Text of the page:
Introducing Our New Infinity Wall!

November 2, 2023

Have you had the chance to come check out our new infinity wall yet? The 20×20 foot space in our new studio expansion is one of the only cyclorama walls in the state of Alaska.

But what is an infinty wall? And how did we build ours?

What is an Infinity Wall?

Cycloramas (AKA cyc walls, infinity walls, seamless walls, etc – they have a lot of names) are walls on a set that create the illusion of an infinite space through the use of seamless corners and carefully placed lights. They have their origins in theater as painted, curved set pieces that created the illusion of skies above the stage, and later as enormous paintings on curved walls that created an immersive viewing experience, such as the Thun Panorama in Switzerland.

Thun Panorama (1814), Marquard Wocher. Thun Art Museum, Schadaupark, Switzerland.

The cycloramas of today’s film industry, however, are large blank walls with seamless corners used in photography and film sets. Oftentimes, they’re used as green screens. If you’ve seen a Marvel movie, you’ve seen footage that was shot on a green screen cyclorama. But others, like ours, are painted white and can be lit with RGB lighting to be whatever color we want – including green.

The Making of: How We Built Our Cyclorama

We recently had the pleasure of shooting a music video with local Anchorage-based band Moonpop for their single: Prima Donna. Check it out!

It was, for us, the culmination of about six months of hard work in getting the space set up. In the fall of last year, we expanded our studio into the office suite next door, giving us the room to build this set. We ordered the cyc wall kit – which is essentially a bunch of specialized, curved plastic panels, called coves, that create seamless corners for pre-existing walls.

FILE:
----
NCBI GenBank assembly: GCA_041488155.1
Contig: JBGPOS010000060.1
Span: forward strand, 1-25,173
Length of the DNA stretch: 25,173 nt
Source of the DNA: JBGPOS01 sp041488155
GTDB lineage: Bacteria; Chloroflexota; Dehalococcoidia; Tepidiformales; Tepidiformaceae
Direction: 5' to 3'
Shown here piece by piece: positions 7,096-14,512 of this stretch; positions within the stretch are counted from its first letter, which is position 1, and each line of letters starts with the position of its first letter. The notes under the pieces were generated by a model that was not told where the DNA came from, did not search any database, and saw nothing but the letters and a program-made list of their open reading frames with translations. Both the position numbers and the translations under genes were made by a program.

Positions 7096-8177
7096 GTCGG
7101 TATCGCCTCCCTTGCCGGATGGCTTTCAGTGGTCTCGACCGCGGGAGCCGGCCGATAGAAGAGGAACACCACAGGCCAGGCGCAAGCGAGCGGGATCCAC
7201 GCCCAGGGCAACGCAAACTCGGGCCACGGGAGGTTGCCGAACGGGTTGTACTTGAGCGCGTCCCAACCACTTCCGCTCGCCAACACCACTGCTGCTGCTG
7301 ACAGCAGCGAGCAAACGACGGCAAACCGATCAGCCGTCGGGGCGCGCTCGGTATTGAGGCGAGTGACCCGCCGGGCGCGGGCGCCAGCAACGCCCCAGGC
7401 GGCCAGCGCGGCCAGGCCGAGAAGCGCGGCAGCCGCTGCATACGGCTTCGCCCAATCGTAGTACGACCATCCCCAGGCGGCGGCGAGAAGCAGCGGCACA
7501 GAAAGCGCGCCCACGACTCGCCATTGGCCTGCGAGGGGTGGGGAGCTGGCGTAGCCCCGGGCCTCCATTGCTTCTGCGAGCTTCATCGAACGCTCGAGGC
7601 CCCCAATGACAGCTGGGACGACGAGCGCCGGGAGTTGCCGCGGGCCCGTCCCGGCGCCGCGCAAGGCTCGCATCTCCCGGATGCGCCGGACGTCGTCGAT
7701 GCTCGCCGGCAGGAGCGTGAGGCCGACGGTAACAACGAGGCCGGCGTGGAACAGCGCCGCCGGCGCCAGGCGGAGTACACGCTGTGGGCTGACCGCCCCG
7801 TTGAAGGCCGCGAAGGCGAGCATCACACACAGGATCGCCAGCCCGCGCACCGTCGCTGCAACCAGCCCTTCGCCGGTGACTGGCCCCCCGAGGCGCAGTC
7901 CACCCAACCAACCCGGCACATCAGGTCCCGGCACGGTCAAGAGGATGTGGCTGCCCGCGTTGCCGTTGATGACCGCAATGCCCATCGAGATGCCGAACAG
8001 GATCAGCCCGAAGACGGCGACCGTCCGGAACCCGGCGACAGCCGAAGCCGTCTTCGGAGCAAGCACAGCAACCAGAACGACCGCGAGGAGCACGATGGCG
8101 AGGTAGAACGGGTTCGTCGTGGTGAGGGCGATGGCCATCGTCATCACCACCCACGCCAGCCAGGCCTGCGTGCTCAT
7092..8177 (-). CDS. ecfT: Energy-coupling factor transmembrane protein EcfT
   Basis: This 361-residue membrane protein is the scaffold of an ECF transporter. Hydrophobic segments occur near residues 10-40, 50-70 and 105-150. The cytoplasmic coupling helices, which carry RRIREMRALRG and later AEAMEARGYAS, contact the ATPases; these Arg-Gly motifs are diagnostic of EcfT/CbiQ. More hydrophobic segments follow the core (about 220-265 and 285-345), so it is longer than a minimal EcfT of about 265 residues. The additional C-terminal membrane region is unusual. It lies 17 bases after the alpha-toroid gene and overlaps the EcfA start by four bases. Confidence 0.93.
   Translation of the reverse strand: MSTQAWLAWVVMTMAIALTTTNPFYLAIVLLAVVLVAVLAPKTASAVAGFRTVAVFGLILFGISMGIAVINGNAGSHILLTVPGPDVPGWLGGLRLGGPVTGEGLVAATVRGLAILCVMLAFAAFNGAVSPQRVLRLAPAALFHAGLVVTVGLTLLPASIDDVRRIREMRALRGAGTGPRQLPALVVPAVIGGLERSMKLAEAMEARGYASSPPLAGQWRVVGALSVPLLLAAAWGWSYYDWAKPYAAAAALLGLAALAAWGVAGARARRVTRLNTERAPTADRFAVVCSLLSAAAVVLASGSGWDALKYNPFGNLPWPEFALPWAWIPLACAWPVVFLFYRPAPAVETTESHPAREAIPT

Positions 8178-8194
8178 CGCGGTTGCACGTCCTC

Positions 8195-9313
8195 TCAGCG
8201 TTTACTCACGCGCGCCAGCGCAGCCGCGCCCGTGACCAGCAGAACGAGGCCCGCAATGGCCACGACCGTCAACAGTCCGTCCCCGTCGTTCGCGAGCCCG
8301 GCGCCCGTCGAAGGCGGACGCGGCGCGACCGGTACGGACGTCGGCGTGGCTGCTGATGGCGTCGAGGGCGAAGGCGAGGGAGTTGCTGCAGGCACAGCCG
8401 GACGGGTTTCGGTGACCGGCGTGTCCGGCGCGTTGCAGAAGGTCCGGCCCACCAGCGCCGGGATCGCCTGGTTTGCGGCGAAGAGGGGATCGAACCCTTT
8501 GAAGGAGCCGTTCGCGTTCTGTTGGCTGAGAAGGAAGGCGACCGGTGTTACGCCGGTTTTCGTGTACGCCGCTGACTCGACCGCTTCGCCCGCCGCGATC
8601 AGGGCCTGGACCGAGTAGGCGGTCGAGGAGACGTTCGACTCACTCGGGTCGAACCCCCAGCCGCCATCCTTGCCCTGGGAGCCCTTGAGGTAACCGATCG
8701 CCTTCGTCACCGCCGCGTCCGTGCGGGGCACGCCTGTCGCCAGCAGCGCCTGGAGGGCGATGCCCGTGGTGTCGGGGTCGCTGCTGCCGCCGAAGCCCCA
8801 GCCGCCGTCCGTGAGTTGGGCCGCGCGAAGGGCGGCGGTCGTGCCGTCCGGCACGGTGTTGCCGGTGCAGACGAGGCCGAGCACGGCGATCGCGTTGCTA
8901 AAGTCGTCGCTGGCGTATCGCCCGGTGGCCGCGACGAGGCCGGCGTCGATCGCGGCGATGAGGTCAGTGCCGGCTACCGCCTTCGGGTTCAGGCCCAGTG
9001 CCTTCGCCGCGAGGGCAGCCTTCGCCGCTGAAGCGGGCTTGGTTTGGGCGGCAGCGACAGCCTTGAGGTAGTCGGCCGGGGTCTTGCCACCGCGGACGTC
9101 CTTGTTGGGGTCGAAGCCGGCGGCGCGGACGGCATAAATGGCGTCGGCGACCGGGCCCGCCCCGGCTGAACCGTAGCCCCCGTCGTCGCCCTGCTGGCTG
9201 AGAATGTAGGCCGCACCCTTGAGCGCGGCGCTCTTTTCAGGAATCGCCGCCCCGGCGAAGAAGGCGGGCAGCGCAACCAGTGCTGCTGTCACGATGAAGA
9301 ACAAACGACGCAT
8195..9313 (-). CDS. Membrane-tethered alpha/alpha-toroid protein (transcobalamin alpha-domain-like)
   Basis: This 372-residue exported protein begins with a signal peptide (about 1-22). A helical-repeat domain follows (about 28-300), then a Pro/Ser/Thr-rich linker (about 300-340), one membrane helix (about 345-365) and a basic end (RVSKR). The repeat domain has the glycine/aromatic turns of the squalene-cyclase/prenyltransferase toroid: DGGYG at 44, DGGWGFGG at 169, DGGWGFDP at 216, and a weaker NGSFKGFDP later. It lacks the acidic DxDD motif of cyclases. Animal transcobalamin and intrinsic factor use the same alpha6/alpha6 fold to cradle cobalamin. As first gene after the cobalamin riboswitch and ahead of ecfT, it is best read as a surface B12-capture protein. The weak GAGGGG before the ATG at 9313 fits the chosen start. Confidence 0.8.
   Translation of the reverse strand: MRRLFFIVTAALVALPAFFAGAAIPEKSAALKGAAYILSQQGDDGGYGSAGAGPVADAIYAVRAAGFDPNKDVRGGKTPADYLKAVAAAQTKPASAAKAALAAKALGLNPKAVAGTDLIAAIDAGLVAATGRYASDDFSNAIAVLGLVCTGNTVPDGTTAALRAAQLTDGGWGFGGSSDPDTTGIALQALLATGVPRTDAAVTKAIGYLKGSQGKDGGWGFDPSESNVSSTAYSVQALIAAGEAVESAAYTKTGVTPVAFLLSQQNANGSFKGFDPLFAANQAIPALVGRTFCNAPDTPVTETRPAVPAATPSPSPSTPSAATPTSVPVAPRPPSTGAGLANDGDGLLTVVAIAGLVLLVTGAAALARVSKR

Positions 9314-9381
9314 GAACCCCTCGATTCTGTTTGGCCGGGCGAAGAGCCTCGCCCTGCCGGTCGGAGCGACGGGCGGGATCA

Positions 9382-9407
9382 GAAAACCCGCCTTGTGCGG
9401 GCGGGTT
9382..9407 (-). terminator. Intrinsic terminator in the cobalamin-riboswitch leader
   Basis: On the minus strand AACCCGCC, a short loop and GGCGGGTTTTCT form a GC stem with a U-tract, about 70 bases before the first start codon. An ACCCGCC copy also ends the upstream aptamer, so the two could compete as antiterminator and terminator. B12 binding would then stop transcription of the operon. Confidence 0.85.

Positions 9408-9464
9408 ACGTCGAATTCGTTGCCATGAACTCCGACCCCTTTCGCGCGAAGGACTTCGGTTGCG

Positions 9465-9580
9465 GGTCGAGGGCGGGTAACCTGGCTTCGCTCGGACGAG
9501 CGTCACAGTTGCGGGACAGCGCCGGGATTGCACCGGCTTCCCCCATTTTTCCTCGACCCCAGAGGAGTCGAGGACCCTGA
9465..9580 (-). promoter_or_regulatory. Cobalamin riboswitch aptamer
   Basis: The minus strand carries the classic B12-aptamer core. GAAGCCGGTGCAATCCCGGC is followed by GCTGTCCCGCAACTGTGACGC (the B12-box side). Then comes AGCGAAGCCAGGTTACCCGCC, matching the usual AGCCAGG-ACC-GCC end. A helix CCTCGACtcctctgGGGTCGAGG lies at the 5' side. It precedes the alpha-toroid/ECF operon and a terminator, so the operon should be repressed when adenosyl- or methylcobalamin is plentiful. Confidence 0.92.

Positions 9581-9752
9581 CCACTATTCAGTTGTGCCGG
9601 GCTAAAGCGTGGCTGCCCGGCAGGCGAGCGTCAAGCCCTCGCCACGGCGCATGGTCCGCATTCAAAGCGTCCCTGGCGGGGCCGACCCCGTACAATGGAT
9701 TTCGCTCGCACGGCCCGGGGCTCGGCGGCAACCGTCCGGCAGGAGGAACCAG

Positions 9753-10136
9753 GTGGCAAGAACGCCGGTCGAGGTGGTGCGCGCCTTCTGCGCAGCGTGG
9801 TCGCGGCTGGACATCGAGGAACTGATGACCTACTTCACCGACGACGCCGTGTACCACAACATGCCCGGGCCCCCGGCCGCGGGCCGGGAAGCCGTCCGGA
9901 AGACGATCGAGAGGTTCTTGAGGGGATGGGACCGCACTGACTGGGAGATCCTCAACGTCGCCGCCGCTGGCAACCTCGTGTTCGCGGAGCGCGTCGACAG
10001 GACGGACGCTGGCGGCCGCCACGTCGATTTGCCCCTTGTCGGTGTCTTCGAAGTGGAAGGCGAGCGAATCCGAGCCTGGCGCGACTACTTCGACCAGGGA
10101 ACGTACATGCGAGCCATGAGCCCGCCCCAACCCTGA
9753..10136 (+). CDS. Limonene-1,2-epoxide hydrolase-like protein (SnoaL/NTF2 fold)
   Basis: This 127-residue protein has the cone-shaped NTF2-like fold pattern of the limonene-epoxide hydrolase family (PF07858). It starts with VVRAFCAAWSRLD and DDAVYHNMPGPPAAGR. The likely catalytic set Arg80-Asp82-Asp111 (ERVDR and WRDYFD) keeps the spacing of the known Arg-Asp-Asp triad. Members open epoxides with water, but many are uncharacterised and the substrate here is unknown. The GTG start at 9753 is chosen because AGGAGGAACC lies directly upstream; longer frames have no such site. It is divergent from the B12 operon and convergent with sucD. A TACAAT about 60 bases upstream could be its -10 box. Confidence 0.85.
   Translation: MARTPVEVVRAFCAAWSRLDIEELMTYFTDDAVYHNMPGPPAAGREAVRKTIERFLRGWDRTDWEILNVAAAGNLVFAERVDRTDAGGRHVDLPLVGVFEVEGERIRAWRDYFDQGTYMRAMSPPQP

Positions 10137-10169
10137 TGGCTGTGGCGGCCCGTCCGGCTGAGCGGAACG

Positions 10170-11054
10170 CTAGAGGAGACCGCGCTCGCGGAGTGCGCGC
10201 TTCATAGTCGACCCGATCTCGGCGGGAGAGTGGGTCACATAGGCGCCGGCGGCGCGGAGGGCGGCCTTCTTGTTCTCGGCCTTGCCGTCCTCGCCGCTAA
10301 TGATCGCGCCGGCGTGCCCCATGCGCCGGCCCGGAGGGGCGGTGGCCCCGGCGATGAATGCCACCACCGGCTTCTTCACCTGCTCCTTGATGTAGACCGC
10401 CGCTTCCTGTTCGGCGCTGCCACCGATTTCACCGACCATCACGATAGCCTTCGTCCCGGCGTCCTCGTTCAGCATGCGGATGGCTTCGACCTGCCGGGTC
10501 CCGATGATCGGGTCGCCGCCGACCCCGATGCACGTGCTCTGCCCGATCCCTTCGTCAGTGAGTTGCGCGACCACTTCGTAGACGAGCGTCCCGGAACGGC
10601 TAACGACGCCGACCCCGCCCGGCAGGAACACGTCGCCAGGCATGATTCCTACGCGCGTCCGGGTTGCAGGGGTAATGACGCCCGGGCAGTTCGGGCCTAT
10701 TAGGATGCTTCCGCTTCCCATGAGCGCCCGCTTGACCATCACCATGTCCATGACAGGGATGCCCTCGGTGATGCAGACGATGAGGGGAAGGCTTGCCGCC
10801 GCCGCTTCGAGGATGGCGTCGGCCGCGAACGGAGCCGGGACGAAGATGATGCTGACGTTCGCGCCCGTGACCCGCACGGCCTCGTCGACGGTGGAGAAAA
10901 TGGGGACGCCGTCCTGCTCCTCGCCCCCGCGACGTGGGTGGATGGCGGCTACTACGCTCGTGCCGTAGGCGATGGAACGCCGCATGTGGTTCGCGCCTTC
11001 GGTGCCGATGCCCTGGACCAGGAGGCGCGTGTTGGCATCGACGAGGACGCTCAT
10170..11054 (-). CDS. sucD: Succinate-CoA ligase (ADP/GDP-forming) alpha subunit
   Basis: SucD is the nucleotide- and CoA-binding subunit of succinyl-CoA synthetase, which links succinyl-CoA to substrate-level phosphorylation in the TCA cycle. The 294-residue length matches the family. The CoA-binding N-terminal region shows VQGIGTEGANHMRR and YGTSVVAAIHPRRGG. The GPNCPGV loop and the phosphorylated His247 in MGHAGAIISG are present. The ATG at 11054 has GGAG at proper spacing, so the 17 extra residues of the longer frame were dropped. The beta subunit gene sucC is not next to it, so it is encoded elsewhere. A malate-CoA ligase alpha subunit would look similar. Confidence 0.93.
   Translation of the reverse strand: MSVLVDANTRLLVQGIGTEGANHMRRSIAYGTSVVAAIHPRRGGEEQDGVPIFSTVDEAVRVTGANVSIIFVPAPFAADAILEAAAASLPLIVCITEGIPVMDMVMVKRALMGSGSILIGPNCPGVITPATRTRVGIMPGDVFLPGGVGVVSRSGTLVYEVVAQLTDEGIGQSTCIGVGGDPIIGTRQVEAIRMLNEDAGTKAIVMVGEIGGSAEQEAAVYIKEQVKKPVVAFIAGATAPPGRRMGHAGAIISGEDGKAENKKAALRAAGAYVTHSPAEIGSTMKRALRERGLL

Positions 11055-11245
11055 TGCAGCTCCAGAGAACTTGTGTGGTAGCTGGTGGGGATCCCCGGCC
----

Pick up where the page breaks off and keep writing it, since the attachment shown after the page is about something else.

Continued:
But before we could install the coves, we had to prepare the space for them. We knocked down office walls to create a 20×20 space, and cut a hole for a door between there and Studio A.

Then, we prepared our walls for the installation of the coves. This ended up taking a lot longer than expected. Our building is wedge shaped, leading to some interesting and unexpected corners that look almost like right angles, but aren’t. Our drywall guy, John Wiggins of Work of Art Drywall and Construction, had to add an additional three inches to one side of a 20 foot wall to bring the corner to an exact 90°, while keeping the wall perfectly flat so as not to create any awkward shadows on the finished product.

We also had to grind the concrete floor with a huge concrete grinder so it, too, would be perfectly smooth. We’re used to working with expensive equipment, but not huge machines that, if you’re not paying attention, can run away from you and put massive holes in your perfect drywall! It was a bit nerve racking, but we managed to smooth out the floor without ruining the walls.

Eventually, it was time to install the coves. John did a fantastic job of fitting them in and applying drywall on top to create a seamlessly smooth surface from ceiling to floor. Then began our long process of painting. First, we sprayed the ceiling with black paint; then we applied three layers of primer to the walls. Before priming the floor, we hung our lights – Aputure Nova P300Cs – which took a bit of figuring to get them in the right positions in order to evenly light the walls. Once the lights were up, we finished painting: first a few layers of primer on the floor, then a number of layers of flat white matte paint over all of it.

Et voila! A few hours to dry, and the cyc wall was ready to roll.

We’ve had a couple of shoots in there so far; it’s been a blast playing around and figuring out what it can do. We’re still testing and tinkering with its green screen capabilities, and learning new stuff every day. Mostly, we’re beyond excited to see what you can create in this room!

Want to book the cyc wall for a shoot?

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